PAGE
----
This article is based on an interview with Ms. Latha Venkiteswaran, Executive Director, IIT Madras Alumni Association. Through this interview, we throw light on IITMAA’s activities and its efforts in forging a network of alumni of IIT Madras, organized in several cities of India through multiple chapters.
“Working in a company like Detect which involves people from across various fields, says Daniel, gives you an experience that academic life simply cannot. “In fact”, he adds, “our firm is proof that students from IIT Madras, if provided the right guidance in technology, can generate more intellectual property than even PhD scholars from big universities can. We even foster other startups to grow out from Detect Technologies from the problem statements that we identify from the industries.”
This is the second article in the ‘Made in Insti’ series where we have interviewed Sandeep Mederametla who dropped out of IIT Madras, started up thrice, came back to campus and is building his tech backed services company in his own style. Sandeep joined hands with Srinvas and Madhu, ex-students from IIT Madras and chose to come back to campus and start PutPeace.com in insti, simply because “which other market can we connect with, the most?” Read on this candid interview to know the team behind the startup which comes to our rescue for last-minute print outs and late hour hunger pangs. The simplicity and depth of these answers exemplify their maturity towards PutPeace.com and life in general.
“Working on something which you like and taking risks based on that is a really good way of learning. Institute is doing a lot of things to maintain this ecosystem by providing safety nets. You can defer placements by one year. Opt for MS in Entrepreneurship to get a degree while starting up. It is working on the ecosystem with Nirmaan and CFI. My suggestion to all juniors would be — give it a shot. There is not much to lose. Either try your hands at starting up, or work at a startup. “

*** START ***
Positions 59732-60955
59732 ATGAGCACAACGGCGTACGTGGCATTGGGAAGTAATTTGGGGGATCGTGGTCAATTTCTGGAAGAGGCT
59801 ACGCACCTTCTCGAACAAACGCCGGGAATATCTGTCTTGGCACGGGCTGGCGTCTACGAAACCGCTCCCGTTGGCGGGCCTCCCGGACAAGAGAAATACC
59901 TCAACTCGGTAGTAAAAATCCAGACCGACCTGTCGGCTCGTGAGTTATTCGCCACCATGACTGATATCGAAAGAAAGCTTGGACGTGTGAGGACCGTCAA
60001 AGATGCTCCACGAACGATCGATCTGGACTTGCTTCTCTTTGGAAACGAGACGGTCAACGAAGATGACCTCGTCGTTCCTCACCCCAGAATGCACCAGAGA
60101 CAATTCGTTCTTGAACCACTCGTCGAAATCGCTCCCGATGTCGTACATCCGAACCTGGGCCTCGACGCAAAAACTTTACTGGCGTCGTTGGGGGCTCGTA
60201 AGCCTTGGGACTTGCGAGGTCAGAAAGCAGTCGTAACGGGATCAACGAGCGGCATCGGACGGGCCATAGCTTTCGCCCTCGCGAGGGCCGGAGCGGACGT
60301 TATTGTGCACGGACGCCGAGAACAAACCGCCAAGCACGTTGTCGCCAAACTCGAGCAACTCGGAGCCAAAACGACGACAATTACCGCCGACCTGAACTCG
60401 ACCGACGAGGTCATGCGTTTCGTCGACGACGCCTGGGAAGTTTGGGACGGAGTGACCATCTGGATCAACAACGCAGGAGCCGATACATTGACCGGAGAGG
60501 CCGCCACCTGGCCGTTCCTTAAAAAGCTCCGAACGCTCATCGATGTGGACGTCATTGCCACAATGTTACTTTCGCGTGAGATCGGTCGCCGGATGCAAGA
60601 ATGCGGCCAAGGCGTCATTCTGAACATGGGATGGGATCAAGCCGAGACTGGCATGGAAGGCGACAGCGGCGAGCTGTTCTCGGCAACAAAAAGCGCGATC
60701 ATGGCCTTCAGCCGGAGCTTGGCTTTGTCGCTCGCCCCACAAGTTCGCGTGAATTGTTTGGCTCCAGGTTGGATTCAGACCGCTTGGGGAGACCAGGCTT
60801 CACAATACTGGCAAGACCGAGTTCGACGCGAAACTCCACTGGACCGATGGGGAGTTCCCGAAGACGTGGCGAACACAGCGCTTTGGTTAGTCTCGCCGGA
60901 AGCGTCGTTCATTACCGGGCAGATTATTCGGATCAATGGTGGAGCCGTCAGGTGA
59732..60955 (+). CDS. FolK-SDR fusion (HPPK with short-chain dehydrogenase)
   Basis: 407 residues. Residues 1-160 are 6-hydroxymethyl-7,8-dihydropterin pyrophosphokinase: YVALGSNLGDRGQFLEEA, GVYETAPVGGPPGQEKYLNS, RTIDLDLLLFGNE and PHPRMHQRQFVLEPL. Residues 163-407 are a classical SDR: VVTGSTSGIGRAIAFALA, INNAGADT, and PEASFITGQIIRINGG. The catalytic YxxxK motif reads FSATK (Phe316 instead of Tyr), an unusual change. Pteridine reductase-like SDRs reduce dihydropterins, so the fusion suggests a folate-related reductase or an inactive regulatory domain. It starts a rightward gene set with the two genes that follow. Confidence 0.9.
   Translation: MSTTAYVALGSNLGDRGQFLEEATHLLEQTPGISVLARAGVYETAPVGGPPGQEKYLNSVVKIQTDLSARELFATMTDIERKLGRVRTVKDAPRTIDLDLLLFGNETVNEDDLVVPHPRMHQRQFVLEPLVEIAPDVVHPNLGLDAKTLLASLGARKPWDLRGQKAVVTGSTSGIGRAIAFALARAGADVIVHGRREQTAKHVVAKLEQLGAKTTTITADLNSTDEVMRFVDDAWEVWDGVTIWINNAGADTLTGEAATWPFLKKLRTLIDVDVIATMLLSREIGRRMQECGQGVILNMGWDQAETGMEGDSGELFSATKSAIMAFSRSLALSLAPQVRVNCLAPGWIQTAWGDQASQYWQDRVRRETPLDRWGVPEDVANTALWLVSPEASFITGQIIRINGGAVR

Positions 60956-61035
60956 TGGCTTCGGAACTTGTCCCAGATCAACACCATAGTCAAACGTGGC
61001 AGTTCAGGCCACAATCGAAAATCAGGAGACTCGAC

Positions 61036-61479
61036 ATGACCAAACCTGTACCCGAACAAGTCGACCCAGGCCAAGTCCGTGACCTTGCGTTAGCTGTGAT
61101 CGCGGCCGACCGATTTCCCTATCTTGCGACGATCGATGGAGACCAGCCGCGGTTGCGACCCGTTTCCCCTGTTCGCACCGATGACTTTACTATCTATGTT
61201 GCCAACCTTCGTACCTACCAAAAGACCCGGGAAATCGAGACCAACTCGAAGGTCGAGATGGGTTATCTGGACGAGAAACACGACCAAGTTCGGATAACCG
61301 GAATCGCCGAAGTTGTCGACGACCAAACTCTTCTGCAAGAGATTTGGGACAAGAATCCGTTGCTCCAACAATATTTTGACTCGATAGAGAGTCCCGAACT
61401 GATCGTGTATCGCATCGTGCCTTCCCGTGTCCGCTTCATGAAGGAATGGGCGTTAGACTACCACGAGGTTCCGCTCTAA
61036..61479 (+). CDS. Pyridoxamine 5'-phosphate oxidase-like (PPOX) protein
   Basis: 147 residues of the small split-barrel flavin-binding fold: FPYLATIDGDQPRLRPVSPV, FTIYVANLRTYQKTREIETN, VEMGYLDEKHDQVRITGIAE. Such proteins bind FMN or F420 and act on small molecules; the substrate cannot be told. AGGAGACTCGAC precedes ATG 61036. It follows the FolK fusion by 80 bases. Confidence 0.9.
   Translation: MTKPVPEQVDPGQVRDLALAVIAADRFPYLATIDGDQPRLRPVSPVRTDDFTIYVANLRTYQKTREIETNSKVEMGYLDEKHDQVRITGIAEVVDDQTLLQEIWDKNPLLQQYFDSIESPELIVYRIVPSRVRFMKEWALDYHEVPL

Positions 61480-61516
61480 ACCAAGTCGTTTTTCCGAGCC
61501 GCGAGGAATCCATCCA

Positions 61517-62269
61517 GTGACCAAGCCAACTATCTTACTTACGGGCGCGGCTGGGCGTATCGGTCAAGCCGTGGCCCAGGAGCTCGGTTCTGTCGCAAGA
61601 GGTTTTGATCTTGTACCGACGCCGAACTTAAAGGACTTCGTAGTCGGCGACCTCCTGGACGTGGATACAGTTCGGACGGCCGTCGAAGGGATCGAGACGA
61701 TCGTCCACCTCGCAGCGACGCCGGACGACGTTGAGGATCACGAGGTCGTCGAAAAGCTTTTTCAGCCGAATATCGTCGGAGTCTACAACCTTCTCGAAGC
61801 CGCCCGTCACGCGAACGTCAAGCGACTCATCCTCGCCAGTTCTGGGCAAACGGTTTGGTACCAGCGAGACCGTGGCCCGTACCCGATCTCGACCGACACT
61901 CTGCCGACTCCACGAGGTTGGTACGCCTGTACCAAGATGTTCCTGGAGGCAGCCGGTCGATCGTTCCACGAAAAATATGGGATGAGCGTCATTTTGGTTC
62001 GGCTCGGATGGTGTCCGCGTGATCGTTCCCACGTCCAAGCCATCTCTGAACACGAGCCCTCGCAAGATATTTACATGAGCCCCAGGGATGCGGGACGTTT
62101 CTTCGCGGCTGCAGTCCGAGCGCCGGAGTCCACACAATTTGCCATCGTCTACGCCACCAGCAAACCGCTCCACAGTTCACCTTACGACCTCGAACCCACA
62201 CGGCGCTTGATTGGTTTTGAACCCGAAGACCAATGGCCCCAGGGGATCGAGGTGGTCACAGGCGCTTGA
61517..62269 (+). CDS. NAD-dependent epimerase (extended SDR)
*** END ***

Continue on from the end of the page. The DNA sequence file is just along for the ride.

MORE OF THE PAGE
“It still hurts to have my capabilities and achievements questioned. It still hurts when people don’t think I deserve enough just because I am not an engineer like them. It’s a double burden, being a girl and being in HS. Our kind, we fit into all kinds of stereotypes and jokes. A part of me says it doesn’t matter now. I am out in the world to face bigger battles which is way more intolerant than IIT was of difference. But, another part of me doesn’t want anyone from my department to feel the same as I did however inconsequential my emotions seem in hindsight. The plea is for more tolerance, respect and love for people who are not the same as you are.”
“Insti has indeed provided us the opportunities to harness our interests, try out new ideas. For being able to venture out and engage ourselves in activities we enjoy, without having to defend each of our actions and the stability this atmosphere contributed to is what insti will always be remembered for.”
Amala Bonnie recounts how her five years of stay in insti molded her as a person and the wonderful set of people and experiences that she was gifted with from her alma mater.
The thing about insti and all that it offers is that you can sculpt yourself into a unique product. You can find yourself and define yourself as you want. It is easy to fall into the trap of believing that there exists a standard template for an “Insti Stud”, and then strive to do the things expected to attain the so-called stud status. But I quite frankly think that’s a stupid thing to do.
“Our team successfully implemented a solar electrification project in a girl’s high school in Chennai. Period!”
Where does one get to say that?
Helping school children get a better source of power so that they don’t suffer in summer says it all.
IIT Madras had the honour of receiving Prof. Baliga as the Chief Guest presiding over the 53rd Convocation Ceremony of the institute this year. The day before the Convocation, Prof. Baliga gave a talk titled “The IGBT Miracle: From Conception to Global Impact”. The talk was well attended by students, professors, alumni and dignitaries. In between his busy schedule, he spoke to T5E about his career and work.
“From getting lost in the institute to stealing refrigerators and mistaking drunk drivers for kidnappers, our graduating junta have done it all. But as a final word of wisdom to the juniors, our graduating seniors agreed that insti life should not be a rat race to attain the highest CGPA, get all the major PoRs or climb the insti ladder to be a ‘stud’. Even though there are no disadvantages in having a decent CGPA, several felt that it should not be the only driving force behind your existence in insti and it is those memories you make on the way with your peers that stay with you longer than your CGPA.”